After the first three thousand years we’ve about got it right.

It’s winter, it isn’t raining, and I’ve been laying a hedge again. (Actually round here we call them dykes, but if I write about laying dikes I’d probably crash google in the USA.)
But no, I’ve just finished laying a hedge that my grandfather never got round to. The weather has been atrocious, at times I’ve gone down when the wind’s dropped, done the next length and hastily hammered stakes in and secured the laid hedge to them because otherwise they’d have been blown away.
And water? One reason for doing this length of hedge is that if I do, next door can clean the gutter out on his side and it’ll drain both fields a bit and do a bit of good for both of us. It’s not something new or contemporary; indeed it’s something farmers will have been doing for at least three thousand years. Most of the tools haven’t changed a lot, save that steel is probably better than bronze, and frankly a chainsaw is better than an axe for some jobs.
So buggerlugs here has been trimming elderly hawthorn with a chainsaw, dragging the stuff I’ve cleared out across the sodden ground, often in standing water nearly a foot deep. This is real agriculture, necessary, hard work and with no noticeable financial return.
Anyway it’s done, and is fenced and sheep proof (if anything can be said to be sheep proof.) Indeed we even had a couple of roe deer down the other evening, inspecting the results. Admittedly they cleared the whole lot with contemptuous ease but I’m not trying to fence in deer.
But because I’ve been busy, somehow I never got the blog done, which is a pity, because apart from bad taste jokes about laying dikes I’ve got some real news for once.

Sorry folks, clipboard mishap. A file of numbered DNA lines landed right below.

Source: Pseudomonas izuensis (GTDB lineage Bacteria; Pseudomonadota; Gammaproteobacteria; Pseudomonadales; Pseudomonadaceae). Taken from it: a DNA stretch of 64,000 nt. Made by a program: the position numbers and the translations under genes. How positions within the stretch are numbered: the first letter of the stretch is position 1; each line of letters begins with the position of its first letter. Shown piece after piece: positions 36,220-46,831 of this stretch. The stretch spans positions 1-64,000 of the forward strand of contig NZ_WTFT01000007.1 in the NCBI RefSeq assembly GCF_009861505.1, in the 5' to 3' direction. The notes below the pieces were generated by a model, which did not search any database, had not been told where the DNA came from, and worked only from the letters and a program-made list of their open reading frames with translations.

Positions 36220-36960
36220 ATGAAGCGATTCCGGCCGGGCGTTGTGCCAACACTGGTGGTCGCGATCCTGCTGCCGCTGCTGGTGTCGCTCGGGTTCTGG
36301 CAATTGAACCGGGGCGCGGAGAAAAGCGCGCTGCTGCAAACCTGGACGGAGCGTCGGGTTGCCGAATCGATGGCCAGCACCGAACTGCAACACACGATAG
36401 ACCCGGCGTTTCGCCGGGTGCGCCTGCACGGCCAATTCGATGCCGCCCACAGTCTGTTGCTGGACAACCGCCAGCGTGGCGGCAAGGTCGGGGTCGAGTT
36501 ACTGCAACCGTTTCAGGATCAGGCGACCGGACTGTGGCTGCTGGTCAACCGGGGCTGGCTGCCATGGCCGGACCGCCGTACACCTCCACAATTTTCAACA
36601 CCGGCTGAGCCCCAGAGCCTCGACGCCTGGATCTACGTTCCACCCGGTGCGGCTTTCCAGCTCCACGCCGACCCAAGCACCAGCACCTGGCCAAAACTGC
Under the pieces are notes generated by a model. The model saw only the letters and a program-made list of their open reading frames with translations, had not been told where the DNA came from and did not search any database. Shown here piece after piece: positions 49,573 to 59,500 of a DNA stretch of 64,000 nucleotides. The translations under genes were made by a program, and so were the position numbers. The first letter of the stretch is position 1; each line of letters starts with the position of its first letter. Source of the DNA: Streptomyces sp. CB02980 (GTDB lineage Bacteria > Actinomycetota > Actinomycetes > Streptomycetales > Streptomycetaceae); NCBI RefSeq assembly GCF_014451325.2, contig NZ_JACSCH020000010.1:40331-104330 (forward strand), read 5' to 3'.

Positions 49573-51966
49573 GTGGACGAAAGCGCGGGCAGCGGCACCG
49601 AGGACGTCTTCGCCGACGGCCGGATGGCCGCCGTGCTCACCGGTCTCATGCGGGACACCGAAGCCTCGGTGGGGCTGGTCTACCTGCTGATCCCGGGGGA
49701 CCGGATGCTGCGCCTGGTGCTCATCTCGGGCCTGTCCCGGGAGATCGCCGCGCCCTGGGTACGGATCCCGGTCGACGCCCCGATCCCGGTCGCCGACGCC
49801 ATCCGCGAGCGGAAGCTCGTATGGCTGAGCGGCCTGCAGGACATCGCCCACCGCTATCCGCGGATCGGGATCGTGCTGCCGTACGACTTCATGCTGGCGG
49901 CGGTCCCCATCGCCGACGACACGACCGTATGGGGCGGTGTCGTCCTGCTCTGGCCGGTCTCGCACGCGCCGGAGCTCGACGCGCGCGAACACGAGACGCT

‘Justice 4.1 (Tsarina Sector)’ is to be published in paperback on the 1st March 2014.
The Amazon page is here in case you cannot contain your enthusiasm.

http://www.amazon.co.uk/Justice-4-1-Tsarina-Sector-Webster/dp/1908208236/

It is being published by Safkhet, and their page about it is here, with a sample of the story.

http://www.safkhetpublishing.com/books/fantasy/Justice_41.html

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20 thoughts on “After the first three thousand years we’ve about got it right.

  1. […] After the first three thousand years we’ve about got it right.. […]

  2. M T McGuire January 14, 2014 at 9:36 am Reply

    Yahoooo! Congratulations. Official date and ting. I’ve reblogged this….

    Cheers

    MTM

  3. Lyn Horner January 14, 2014 at 3:29 pm Reply

    Howdy, Jim, from Fort Worth, Texas. Our mutual friend MTM alerted me to your blog. It took me a while to envision the “hedge”, but I think I understand what it is now. I’m curious as to where you live. Is it in Ireland, by chance. While visiting there several years back I saw some dikes/hedges that looked like what I imagine yours to be.